That is, if it’s followed by acceptance,
if it’s followed by love.
It’s the only thing that can liberate me from myself,
from my own self-built prison walls,
from the barriers I so painstakingly erect.
It’s the only thing that will assure me of what I can’t assure myself,
that I’m really worth something.
But I don’t tell you this.
I don’t dare to, I’m afraid to.
I’m afraid your glance will not be followed by acceptance,
will not be followed by love.
I’m afraid you’ll think less of me,
that you’ll laugh, and your laugh would kill me.
I’m afraid that deep-down I’m nothing
and that you will see this and reject me.
So I play my game, my desperate pretending game,
with a facade of assurance without and a trembling child within.
So begins the glittering but empty parade of masks,
and my life becomes a front.
I tell you everything that’s really nothing,
and nothing of what’s really everything,
of what’s crying within me.
So when I’m going through my routine
do not be fooled by what I’m saying.
Please listen carefully and try to hear what I’m not saying,
what I’d like to be able to say,
what for survival I need to say,
but what I can’t say.
I don’t like hiding.
I don’t like playing superficial phony games.
I want to stop playing them.
I want to be genuine and spontaneous and me
but you’ve got to help me.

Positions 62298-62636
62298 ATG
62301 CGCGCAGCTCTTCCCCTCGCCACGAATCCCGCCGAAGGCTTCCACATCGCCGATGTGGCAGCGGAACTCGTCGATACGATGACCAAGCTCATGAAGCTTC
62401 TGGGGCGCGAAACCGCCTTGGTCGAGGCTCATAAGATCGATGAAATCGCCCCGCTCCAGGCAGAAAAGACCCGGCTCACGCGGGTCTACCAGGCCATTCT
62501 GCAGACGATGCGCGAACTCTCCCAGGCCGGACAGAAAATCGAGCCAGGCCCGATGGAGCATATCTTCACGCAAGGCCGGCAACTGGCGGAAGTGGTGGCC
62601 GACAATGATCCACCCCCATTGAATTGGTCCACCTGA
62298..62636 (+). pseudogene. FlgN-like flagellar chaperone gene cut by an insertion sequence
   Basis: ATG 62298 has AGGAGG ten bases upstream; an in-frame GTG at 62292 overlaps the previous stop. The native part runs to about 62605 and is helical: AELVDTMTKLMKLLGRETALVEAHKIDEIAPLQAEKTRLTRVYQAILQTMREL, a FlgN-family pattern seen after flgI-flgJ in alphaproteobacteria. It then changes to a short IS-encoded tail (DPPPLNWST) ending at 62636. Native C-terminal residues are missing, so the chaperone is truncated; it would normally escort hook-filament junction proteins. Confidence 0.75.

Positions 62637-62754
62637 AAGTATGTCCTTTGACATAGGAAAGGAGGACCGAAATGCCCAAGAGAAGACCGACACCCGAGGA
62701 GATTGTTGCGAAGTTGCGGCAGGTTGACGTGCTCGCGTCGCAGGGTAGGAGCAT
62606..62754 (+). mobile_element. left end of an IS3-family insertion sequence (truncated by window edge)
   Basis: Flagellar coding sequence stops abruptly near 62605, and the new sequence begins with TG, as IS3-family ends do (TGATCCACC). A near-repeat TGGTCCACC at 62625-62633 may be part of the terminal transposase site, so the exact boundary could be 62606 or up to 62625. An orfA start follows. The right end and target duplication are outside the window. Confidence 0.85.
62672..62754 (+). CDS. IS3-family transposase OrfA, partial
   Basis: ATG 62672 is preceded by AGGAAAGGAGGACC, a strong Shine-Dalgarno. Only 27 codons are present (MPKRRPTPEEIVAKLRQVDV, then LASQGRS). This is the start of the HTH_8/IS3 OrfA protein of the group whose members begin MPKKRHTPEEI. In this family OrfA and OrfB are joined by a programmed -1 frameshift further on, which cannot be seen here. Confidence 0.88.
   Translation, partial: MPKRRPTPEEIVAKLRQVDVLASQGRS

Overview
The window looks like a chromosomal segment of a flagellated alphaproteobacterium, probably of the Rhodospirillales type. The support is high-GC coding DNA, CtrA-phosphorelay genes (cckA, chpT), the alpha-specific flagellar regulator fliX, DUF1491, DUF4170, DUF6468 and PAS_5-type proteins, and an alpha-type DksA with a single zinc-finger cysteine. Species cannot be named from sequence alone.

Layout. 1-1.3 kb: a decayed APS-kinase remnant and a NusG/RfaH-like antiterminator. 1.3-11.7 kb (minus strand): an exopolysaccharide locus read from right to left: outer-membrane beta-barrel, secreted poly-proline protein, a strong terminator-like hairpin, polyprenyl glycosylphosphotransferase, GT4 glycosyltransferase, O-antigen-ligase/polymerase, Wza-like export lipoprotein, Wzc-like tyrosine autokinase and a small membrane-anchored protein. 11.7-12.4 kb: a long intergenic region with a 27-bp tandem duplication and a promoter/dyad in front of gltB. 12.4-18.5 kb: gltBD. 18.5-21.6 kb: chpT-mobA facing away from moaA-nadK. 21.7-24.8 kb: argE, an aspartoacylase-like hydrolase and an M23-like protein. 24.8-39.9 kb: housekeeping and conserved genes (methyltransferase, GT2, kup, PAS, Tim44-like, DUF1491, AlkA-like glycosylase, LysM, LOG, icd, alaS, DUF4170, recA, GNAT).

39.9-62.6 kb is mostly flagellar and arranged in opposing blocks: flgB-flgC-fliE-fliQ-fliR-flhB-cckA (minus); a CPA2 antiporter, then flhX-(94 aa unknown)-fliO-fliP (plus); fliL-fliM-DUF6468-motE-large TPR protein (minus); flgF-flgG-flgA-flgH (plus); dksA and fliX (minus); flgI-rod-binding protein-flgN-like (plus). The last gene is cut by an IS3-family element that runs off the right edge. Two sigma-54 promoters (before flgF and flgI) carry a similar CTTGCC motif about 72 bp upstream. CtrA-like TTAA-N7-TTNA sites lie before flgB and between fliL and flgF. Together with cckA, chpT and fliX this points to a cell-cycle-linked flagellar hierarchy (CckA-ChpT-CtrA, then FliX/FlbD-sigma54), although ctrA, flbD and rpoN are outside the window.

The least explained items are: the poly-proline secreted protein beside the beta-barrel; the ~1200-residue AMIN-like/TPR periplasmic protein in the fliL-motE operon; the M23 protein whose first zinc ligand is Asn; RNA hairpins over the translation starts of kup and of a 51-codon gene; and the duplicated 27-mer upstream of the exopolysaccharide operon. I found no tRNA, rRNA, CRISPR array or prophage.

You’ve got to hold out your hand
even when that’s the last thing I seem to want.
Only you can wipe away from my eyes
the blank stare of the breathing dead.
Only you can call me into aliveness.
Each time you’re kind, and gentle, and encouraging,
each time you try to understand because you really care,
my heart begins to grow wings–
very small wings,
very feeble wings,
With your power to touch me into feeling
you can breathe life into me.
I want you to know that.
I want you to know how important you are to me,
how you can be a creator–an honest-to-God creator–
of the person that is me if you choose to.
You alone can break down the wall behind which I tremble,
you alone can remove my mask,
you alone can release me from my shadow-world of panic,
from my lonely prison,
if you choose to.
Please choose to.
Do not pass me by.
Please do not pass me by.
It will not be easy for you.
A long conviction of worthlessness builds strong walls.
The nearer you approach to me the blinder I may strike back.
It’s irrational, but despite what the books say about man
often I am irrational.
I fight against the very thing I cry out for.
But I am told that love is stronger than strong walls
and in this lies my hope.
Please try to beat down those walls
with firm hands but with gentle hands
for a child is very sensitive.
Who am I, you may wonder?
I am someone you know very well.
For I am every man you meet
and I am every woman you meet.
~ Charles C. Finn, September 1966
4 thoughts on “The Mask”
It really doesn’t matter what people who never knew grief thought of your last post. I admired your vulnerability and I wished we had a resting place for our boy too. And I totally agree, living without a mask takes courage, letting people see our pain is bravery. Thank you!xx
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Thanks Oana xx
Beautifully put as ever Vicky. You have a talent and a willingness to share honestly that many of us can only envy. 🙂
Go raibh míle maith agat xx